Actually I wasn’t sure, but I felt it wasn’t fair of me to use up his time and energy like that.

I had to practically assure him that I would be alright, before he would let me alight. And for a brief moment, I thought I saw him calibrating in his mind if he could defy the rules and drive beyond the barricades just to ease my journey.

May my friend who asked for these mooncakes and gave me the chance to experience such uncommon compassion of a Grab driver be protected in all her journeys overseas.

And may the Grab driver be restored to good health. 🙏

Flowers from Children Happy Teachers’ Day!

4 Sept 2020

Flowers not only beautify our life, but remind us to always bloom our best.

The first bouquet in my adult life was from a bunch of kids who accepted me as their teacher when I was just 23. What did I know about learning then?

Today, a bouquet of sunflowers from one of the students in the group that gave me my first bouquet arrived. ♥️🙏

A while later, a sunflower in the form of a dessert also came.

And my 76 year old mom got to enjoy the sunflower konyaku jelly with me.

I’ve like sunflowers since I was a young woman. And I’m very honoured that in my greying years, the kids have sent them to remind me to keep shining.

So here’s wishing all my friends, all the light and sweetness of life as embodied in these gifts from lovely adults who were once kids. ♥️🙏

Moving From Reluctance to Resourceful

1 Sept 2020

First Tutee visualises his Reading Mentor role with his future reading mentee, whom he has named Irfan.

“Ms Ong, my teacher asked me to be Reading Mentor to next year’s Primary Ones,” First Tutee announced, his talcum powdered face beaming on my computer screen.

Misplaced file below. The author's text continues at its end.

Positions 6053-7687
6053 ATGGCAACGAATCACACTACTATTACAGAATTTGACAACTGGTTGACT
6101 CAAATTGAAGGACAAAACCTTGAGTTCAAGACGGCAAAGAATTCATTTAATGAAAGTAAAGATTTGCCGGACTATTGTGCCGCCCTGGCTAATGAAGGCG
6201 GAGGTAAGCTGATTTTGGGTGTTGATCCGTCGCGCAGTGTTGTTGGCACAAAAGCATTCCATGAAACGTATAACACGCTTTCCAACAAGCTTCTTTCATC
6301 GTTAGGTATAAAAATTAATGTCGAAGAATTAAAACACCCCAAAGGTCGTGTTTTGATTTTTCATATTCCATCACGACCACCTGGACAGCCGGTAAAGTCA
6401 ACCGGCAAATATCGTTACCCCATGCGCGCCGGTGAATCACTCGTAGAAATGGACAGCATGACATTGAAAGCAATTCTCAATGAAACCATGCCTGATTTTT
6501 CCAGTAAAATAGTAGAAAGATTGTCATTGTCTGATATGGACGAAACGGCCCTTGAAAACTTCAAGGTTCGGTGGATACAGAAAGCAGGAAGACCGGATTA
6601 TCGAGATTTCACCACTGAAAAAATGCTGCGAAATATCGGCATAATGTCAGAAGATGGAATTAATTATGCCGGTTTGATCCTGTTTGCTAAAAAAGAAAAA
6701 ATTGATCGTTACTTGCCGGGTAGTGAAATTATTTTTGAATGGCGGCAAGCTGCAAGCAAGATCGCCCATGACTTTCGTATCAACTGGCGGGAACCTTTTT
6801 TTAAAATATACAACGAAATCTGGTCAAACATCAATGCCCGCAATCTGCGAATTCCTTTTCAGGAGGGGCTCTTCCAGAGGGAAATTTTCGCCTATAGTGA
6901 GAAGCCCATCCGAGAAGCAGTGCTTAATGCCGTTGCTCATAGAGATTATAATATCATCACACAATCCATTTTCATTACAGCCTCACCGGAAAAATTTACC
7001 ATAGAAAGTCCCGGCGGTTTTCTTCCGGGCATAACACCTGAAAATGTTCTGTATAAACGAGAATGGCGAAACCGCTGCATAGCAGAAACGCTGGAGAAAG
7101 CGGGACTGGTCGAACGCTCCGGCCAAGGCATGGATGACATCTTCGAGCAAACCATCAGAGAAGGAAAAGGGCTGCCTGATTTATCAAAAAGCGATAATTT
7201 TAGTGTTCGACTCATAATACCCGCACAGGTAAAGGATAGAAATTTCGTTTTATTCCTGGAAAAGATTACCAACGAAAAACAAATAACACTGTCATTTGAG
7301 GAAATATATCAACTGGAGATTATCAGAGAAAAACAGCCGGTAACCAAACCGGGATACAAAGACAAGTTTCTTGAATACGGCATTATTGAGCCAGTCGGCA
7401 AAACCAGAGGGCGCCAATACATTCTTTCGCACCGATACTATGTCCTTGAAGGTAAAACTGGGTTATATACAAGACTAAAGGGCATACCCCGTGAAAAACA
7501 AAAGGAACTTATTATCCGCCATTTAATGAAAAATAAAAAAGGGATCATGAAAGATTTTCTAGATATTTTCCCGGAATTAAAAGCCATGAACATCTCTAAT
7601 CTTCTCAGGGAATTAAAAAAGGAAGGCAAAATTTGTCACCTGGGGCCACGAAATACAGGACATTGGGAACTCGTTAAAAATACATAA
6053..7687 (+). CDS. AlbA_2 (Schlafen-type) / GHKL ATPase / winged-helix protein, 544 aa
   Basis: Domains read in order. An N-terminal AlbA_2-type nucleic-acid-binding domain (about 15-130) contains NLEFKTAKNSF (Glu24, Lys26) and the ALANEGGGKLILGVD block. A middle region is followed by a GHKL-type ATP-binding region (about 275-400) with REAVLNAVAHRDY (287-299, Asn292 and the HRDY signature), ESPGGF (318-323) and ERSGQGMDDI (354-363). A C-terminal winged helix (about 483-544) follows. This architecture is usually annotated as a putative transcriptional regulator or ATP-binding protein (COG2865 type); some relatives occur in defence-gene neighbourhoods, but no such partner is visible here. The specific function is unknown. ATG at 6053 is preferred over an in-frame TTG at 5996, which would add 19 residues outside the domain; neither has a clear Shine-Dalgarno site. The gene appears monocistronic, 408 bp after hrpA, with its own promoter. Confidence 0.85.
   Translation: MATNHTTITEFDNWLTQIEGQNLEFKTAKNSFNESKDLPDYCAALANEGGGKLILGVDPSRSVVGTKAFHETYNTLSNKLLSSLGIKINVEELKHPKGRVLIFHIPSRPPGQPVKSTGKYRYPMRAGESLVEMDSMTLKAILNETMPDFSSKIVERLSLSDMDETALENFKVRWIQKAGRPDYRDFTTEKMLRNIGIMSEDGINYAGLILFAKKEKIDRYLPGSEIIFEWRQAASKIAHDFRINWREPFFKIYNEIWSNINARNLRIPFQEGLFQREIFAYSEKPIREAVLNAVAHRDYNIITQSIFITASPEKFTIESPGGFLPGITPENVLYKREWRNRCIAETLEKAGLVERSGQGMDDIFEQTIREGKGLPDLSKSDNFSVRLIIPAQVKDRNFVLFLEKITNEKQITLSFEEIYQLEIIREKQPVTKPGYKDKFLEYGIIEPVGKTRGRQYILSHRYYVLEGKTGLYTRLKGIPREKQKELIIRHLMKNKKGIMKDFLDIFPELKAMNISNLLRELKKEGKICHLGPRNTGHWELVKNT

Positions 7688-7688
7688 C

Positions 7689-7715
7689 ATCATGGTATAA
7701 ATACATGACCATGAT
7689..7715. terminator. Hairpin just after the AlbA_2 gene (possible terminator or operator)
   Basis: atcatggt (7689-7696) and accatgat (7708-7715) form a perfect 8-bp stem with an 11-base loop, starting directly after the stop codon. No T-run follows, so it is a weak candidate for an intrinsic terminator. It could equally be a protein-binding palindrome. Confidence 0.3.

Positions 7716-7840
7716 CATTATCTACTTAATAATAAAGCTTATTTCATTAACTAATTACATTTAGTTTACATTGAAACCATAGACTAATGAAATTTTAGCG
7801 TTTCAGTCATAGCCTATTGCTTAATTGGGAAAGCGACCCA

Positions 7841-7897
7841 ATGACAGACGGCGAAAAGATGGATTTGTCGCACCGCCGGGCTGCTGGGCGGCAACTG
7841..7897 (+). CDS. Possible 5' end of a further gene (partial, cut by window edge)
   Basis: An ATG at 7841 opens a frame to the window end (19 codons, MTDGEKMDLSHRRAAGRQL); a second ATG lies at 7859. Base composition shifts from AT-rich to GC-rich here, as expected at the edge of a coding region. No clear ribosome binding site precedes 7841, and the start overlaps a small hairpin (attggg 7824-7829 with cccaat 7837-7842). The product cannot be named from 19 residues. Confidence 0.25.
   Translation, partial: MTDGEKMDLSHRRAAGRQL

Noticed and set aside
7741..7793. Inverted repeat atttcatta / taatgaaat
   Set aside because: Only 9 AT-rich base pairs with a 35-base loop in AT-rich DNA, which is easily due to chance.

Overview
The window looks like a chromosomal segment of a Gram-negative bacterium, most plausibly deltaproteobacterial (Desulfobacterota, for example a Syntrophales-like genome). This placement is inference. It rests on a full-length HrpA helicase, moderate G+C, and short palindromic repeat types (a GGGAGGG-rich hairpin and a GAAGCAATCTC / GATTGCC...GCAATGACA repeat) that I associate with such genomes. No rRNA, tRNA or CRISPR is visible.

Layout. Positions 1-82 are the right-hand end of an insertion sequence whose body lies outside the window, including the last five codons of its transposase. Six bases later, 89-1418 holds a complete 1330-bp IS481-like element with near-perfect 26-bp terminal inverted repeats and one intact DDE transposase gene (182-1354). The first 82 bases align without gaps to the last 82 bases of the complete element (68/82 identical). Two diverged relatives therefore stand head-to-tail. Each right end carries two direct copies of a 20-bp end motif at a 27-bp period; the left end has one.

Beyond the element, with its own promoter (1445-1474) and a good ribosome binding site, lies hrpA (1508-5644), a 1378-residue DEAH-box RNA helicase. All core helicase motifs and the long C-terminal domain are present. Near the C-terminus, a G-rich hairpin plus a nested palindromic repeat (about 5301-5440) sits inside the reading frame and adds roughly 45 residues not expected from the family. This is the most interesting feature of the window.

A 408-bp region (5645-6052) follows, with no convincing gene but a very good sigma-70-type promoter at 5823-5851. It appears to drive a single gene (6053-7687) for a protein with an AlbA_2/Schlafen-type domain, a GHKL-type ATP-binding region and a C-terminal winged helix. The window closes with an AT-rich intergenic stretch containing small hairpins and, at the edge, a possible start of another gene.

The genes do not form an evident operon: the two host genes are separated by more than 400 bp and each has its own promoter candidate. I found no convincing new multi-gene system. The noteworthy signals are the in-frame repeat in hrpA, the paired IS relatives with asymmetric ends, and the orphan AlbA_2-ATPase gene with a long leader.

“Wow! That’s a big responsibility for 2021!” I exclaimed, and asked him to give his future reading mentee a name. After some thought, he came up with the name “Irfan.”

“How would Irfan know that you’re fit to be his Reading Mentor? Do you even own books?” I asked.

First Tutee quickly got up from his chair and dug out all his books from the bookshelf behind him.

First Tutee at 9 years old now. “Navaan” is one of his favourite books.

He brought “Navaan,” to the screen and waved it triumphantly at me.

First Tutee and “Navaan,” on his first day of school in primary one. (2018)

“Navaan,” was the first book he brought on his first day to school when he started primary one in 2018.

“So you own books. But can you read?” I challenged him.

Without hesitation, he turned to the first page of “Navaan” and read aloud confidently from cover to cover. He did not skip words. He read the baby elephant, Navaan’s speeches with great animation. He was unstoppable.

“But what will you do if Irfan still refuses to read and kicks up a fuss?” I continued.

“I’ll say to him, ‘Calm down now, Irfan. We’re going to read this!’” First Tutee responded firmly, mimicking the way he was spoken to when he was once a reluctant reader.

I feel that Ganesha, the Giver of Wisdom has been accompanying First Tutee all along.

For some kids, reading happens easily, but for many, progress may be slow.

The boy who used to struggle with differentiating “him” from “his” when he was 7, has moved passed his reading challenges to take on multisyllabic words at 9. Come 2021, he’ll be guiding someone to read just as he was guided before.

First Tutee reads “Namaste” and wears a tshirt with Nepali alphabet. So glad I got these last year in Kathmandu before world wide travelling restrictions came in. Hope I get to see Nepal soon. ♥️

As we enter the month of September and into the last quarter of 2020, may I wish all adults the blessing to use their authority with kindness, and hold space for children to evolve from reluctant readers to resourceful readers.